On this freedom holiday we celebrate freedom to practice the religion of our choice and freedom from religion inflicted or legislated upon us. In the past year I’ve read equally as many e-mail diatribes forwarded to me from ‘the right’, suggesting this nation was founded Christian and remains a Christian nation as those from the left, quoting founding fathers who valued separation of church and state and were in fact Deists, but most certainly not aligned with today’s popular fundamentalist thought.
Beyond quoting long dead founders, there are then those surveys which show appalling ignorance by the American public on the facts upon which this country was founded. Maybe we should even deport everyone who fails a basic quiz. Mind you, they wouldn’t be our recent legal immigrants. [Here’s a photo of John Trumbull’s (1756–1843) painting, circa 1819 of the Declaration of Independence, depicting the five-man drafting committee of the Declaration of Independence presenting their work to the Congress. The painting can be found on the back of the U.S. $2 bill. The original hangs in the US Capitol rotunda.]
Here are links to items which will be on your quiz for this weekend:
Declaration of Independence http://www.ushistory.org/declaration/document/
Bill of Rights: http://www.archives.gov/exhibits/charters/bill_of_rights_transcript.html
Government 101: http://en.wikipedia.org/wiki/Federal_government_of_the_United_States and for kids: http://bensguide.gpo.gov/9-12/index.html Finally visit the government portal http://www.usa.gov/Agencies/federal.shtml- you’re paying for it.
The year 1776 http://www.historyplace.com/unitedstates/revolution/revwar-75.htm was not that far removed from the first printing of the King James Bible of 1611, which had been authorized by King James the 1st of England in 1604 by scholars from the original Greek and Hebrew and other manuscripts of the time-such as the Geneva bible. Tyndale had accomplished the first translation of the bible into English in 1526. His fate was death. http://www.spartacus.schoolnet.co.uk/TUDtyndaleB.htm http://www.lib.uchicago.edu/efts/ARTFL/public/bibles/kjv.search.html
The Gutenberg bible had first been printed in the 1460’s http://www.bl.uk/treasures/gutenberg/basics.html and set the stage for revolutions in history, science and intellectual thought. Let’s look at the history of thought and thinking of the times which emerged and affects us now. The Enlightenment influenced the course of American history. http://www.wsu.edu/~brians/hum_303/enlightenment.html Paul Brians a professor emeritus reports that ‘many of the intellectual leaders of the American colonies were drawn to the Enlightenment. The colonies may have been founded by leaders of various dogmatic religious persuasions, but when it became necessary to unite against England, it was apparent that no one of them could prevail over the others, and that the most desirable course was to agree to disagree. Nothing more powerfully impelled the movement toward the separation of church and state than the realization that no one church could dominate this new state.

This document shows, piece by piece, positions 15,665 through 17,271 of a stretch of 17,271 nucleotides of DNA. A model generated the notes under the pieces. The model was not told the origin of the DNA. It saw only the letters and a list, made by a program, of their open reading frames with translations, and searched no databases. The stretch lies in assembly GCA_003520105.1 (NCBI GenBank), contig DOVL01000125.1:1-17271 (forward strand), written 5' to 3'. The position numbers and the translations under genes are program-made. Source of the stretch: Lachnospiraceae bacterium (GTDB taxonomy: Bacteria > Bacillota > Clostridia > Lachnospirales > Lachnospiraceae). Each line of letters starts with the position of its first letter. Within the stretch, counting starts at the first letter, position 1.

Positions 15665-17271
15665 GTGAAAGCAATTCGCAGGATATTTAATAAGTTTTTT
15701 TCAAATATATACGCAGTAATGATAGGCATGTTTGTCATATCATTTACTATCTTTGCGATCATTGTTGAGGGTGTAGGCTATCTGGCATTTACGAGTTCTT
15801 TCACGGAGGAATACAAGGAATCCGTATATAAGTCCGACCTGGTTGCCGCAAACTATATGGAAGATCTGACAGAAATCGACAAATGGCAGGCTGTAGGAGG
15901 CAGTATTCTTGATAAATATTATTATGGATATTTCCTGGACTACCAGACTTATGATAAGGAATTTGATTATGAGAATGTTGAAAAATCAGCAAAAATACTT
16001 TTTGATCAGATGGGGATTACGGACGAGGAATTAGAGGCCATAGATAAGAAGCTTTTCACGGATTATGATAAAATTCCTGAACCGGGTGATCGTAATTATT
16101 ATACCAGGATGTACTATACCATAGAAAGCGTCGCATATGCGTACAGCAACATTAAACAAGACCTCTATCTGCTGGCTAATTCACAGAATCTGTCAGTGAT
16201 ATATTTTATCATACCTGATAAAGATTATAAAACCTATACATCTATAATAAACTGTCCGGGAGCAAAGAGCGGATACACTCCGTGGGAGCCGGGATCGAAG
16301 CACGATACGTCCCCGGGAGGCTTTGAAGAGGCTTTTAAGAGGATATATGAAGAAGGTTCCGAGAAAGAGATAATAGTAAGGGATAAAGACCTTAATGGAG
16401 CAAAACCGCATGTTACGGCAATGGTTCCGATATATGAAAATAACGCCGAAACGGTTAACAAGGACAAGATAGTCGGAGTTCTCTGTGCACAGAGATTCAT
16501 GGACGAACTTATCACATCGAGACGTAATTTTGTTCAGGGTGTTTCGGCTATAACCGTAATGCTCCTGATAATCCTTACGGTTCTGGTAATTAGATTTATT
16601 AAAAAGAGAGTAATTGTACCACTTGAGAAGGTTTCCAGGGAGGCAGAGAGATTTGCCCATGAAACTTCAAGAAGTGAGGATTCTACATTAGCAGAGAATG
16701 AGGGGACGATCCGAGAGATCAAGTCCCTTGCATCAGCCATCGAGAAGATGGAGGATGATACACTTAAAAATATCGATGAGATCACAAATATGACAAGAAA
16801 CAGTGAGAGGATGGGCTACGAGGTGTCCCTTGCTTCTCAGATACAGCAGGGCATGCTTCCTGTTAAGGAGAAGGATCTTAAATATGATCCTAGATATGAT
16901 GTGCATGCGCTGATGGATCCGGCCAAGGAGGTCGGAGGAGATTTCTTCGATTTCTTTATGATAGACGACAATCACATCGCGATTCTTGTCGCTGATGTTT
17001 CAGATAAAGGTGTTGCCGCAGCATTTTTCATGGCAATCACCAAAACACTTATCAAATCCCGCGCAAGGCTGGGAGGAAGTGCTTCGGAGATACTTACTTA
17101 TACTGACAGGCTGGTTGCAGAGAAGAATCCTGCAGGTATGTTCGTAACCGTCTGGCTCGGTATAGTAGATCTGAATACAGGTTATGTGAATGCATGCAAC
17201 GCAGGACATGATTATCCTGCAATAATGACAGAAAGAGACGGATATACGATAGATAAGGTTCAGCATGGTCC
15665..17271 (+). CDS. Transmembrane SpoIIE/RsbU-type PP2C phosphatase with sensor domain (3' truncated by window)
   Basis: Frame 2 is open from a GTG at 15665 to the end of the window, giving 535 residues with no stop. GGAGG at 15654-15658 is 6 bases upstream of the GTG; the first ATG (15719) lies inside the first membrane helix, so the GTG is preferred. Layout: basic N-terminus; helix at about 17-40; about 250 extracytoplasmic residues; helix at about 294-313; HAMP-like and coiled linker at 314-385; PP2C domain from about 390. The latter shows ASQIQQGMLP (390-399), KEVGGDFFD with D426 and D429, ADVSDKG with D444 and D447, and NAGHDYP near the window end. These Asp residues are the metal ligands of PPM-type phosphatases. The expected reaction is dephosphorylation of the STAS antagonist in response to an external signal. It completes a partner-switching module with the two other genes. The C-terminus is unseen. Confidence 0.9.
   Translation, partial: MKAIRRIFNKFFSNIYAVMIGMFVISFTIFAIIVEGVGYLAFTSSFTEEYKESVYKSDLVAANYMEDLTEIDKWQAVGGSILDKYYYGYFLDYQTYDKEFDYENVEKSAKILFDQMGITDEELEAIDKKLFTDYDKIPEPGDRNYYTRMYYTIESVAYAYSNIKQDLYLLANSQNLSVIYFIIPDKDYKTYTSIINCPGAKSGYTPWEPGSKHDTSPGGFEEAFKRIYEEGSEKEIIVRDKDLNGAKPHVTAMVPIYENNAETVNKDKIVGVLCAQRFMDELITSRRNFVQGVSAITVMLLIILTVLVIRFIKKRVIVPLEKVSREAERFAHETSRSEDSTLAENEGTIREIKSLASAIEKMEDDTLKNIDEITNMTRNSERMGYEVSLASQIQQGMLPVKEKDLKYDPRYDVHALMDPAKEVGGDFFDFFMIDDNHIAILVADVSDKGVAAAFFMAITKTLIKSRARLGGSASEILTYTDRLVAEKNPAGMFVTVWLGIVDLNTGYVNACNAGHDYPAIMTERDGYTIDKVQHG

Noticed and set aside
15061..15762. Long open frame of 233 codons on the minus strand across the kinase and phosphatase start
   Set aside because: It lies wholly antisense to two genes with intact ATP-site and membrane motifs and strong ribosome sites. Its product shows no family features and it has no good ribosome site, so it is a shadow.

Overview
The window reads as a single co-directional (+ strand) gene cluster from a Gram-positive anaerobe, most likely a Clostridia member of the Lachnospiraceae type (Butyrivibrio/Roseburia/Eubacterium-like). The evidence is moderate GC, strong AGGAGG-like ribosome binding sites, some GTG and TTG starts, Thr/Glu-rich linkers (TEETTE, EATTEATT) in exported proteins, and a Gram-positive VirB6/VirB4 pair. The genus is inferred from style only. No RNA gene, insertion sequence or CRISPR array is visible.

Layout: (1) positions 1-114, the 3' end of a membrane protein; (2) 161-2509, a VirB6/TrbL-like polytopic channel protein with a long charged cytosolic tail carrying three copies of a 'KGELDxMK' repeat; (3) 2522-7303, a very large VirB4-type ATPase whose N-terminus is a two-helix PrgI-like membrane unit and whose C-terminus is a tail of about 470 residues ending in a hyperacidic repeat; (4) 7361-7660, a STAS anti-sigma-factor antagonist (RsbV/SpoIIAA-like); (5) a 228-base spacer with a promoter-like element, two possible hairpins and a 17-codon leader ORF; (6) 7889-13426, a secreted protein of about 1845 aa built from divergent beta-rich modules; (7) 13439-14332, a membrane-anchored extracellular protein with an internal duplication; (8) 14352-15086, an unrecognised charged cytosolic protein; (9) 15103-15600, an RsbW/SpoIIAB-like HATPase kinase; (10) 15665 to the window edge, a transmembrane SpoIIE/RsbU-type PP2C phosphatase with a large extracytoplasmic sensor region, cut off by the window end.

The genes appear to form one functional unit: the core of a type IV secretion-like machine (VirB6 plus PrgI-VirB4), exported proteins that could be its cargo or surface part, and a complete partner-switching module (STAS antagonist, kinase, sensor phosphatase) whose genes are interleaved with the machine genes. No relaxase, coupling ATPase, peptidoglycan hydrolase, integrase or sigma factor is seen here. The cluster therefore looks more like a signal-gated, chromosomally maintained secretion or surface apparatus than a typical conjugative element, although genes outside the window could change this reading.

Many of the most distinguished leaders of the American revolution–Jefferson, Washington, Franklin, Paine–were powerfully influenced by English and–to a lesser extent–French Enlightenment thought. The God who underwrites the concept of equality in the Declaration of Independence is the same deist God Rousseau worshipped, not that venerated in the traditional churches which still supported and defended monarchies all over Europe. Jefferson and Franklin both spent time in France–a natural ally because it was a traditional enemy of England–absorbing the influence of the French Enlightenment. The language of natural law, of inherent freedoms, of self-determination which seeped so deeply into the American grain was the language of the Enlightenment, though often coated with a light glaze of traditional religion, what has been called our ‘civil religion.’ This is one reason that Americans should study the Enlightenment. It is in their bones.’
Other significant influences on American spiritual thought today include: The Westward Expansion, The Civil war, Segregation and the subsequent Civil Rights Movement, The World Wars I and II, the Atomic Bomb, Women’s rights, the Environmental Movement, and the electronic/information era-which is still unfolding.
All the above, plus cultural movements influence religious thought and belief systems, which are NOT fixed things for all times ordained by God. Beliefs are interpreted differently through different times, different people and political/social/cultural contexts. We are in a new place and time now than in the 1970s than in the 1940s than it was in the 1910s than it was in t he 1870s than it was in the 1770s. Mind you, count back in 100 year lifespans to understand your ancestors.
I’ve been working on a presentation for the upcoming prayer workshop incorporating the findings of neuroscience, psycho-neuro-immunology, epi-genetics, modern physics and am disappointed that few of the writers/many of the findings of the last 30-40 years have not been seriously explored or made it into our faith communities. These insights are so powerful, I will be writing about them in the coming posts. Read more . . .
Meditation for this post
Bill of Rights, U.S. Constitution.: Amendment I
‘Congress shall make no law respecting an establishment of religion, or prohibiting the free exercise thereof; or abridging the freedom of speech, or of the press; or the right of the people peaceably to assemble, and to petition the Government for a redress of grievances.’
Copyright 2010, Patricia A. Rodemann